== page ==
The Dutch Art Market in the Seventeenth Century

The unsigned panel does not show traces of cropping and its measurements are original. The similar size of the human figures suggests that for both paintings the same template was used—for the larger piece the background landscape was simply extended in all four directions. This standardized mode of production recalls fifteenth-century commercial workshops, in which a limited number of well-chosen compositions with a simplified design was endlessly repeated in standard sizes with the use of patterns and models.

The comparison of the two paintings demonstrates that exactly the same depictions were produced in different sizes, as has already been made clear from the inventory of Meijeringh. Attributing the unsigned work to Slordt is somewhat problematic because of some differences in execution. Such differences may be explained by former restorations. With an efficient use of support and paint, costs were cut on the quantity of the materials used, rather than on their quality.

It also shows the pitfalls of focusing on the oeuvres of painters with a high reputation and on the ownership of paintings as apparent in samples from wealthy households and the more upscale probate inventories. This approach has presented us with a historically incorrect image of the paintings circulating in the seventeenth-century art market. As this study has shown, there existed a large market for cheap history paintings, traded by art dealers with enormous stocks of over paintings, with an average estimated value of 4 guilders and less, at least some of whom specialized in religious, mostly Old Testament subjects.

The low-quality paintings, mainly executed by painters with little or no reputation, were appealing because of their subjects; biblical narratives, with an emphasis on violent and spectacular scenes, were apparently recognizable and attractive for a broad audience. In the primary market, prices for paintings were calculated by multiplying the hourly rate of a specific painter by the time spent on labor and adding additional costs for the materials. The history paintings in the stock of Dammeroen, Doeck, and Meijeringh could be sold cheaply by regulating production costs.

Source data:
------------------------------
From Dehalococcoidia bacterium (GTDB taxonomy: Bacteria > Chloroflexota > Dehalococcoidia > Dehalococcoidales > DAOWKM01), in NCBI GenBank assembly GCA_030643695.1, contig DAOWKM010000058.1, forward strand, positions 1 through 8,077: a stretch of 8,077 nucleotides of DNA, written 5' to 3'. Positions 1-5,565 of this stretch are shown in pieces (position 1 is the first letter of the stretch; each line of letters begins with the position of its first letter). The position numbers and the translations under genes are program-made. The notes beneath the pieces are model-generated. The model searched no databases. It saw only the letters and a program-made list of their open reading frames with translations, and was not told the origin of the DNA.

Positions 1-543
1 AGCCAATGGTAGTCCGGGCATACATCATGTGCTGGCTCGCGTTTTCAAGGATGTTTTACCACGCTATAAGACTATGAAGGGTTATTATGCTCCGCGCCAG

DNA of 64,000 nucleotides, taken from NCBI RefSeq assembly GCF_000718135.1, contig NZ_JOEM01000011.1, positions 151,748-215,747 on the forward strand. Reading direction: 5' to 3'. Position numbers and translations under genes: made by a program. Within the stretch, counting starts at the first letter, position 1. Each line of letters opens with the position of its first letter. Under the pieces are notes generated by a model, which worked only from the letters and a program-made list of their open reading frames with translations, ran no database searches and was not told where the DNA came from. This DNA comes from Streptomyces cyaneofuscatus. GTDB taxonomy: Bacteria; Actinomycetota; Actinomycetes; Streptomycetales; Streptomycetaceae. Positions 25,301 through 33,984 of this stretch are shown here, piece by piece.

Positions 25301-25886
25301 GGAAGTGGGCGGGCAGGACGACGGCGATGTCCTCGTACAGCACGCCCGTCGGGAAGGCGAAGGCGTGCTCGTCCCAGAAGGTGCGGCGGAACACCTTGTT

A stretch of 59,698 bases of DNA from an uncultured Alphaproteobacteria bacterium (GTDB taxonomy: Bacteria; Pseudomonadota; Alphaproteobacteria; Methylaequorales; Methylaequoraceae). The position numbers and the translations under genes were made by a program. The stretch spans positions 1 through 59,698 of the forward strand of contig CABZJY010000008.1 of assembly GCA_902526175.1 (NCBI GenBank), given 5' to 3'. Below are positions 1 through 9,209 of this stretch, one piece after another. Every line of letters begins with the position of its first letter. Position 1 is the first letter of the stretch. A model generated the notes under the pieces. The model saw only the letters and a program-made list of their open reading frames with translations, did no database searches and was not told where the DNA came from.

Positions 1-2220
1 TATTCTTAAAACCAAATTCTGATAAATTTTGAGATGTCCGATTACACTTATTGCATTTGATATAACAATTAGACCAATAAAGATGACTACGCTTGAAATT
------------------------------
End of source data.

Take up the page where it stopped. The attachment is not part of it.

The art dealers employed painters without reputation, such as Barend Jansz. Slordt, and therefore could pay low hourly rates for in-house production. Employing painters directly made it possible to adjust production to current demand. Material costs were kept low by an efficient use of the materials, rather than saving on quality.

Cheap on spec-production of depictions that were in demand, and therefore easily marketable, signified limited financial risks for the art dealers. The comparison of the two paintings of Pharaoh and His Army Engulfed in the Red Sea , one signed by Slordt and one unsigned, demonstrates that this type of production fundamentally differs from the cheap workshop copies and imitations that also flooded the seventeenth-century art market. Although the standardized mode of production and the repetition of the central motif recalls fifteenth-century commercial workshops, this type of serial production was, surprisingly, often not anonymous.

In contrast with Antwerp mass production or the anonymous assistants of painters, a few surviving panels demonstrate that works by such painters as De Laeff and Slordt were signed with the name of the artist. Less wealthy art buyers in the second half of the seventeenth century could therefore, in a time in which authenticity of a painting became more and more important, acquire an original work of art, albeit one signed by a painter without a high reputation.

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The mainly religious subject matter of these paintings lacked complicated or obscure iconography and could therefore be appealing to a myriad of buyers. Although this study has contributed to a new understanding of the low-end market, further questions arise. Additional research by the author, conducted as part of a dissertation, will address the motivation of the painters for involvement in this type of production.

Moreover, the expanded scope of the dissertation will allow exploration of the question of an export option for this type of work. I would like to use this opportunity to thank each of them for their endless encouragement and support, and the many valuable suggestions and corrections to previous versions of this article.

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Also, I want to show my appreciation to the two anonymous JHNA readers for their very helpful reviews of this article. Furthermore, I am grateful to Alison Kettering for encouraging me to rework the paper for publication, and for kindly providing me with the contact of Kate Wiener, who has provided helpful line-editing of the first draft.

Capoen, inv. SAA, , Registers van inventarissen van roerende goederen, inv. Unfortunately, the inventory is unappraised. SAA , Notulenboek, inv. SAA , Grootboek, inv. SAA, Archief van de Schepenen: kwijtscheldingsregisters, , Registers van kwijtschelding [transport] van onroerend goed binnen de jurisdictie van de stad Amsterdam, inv.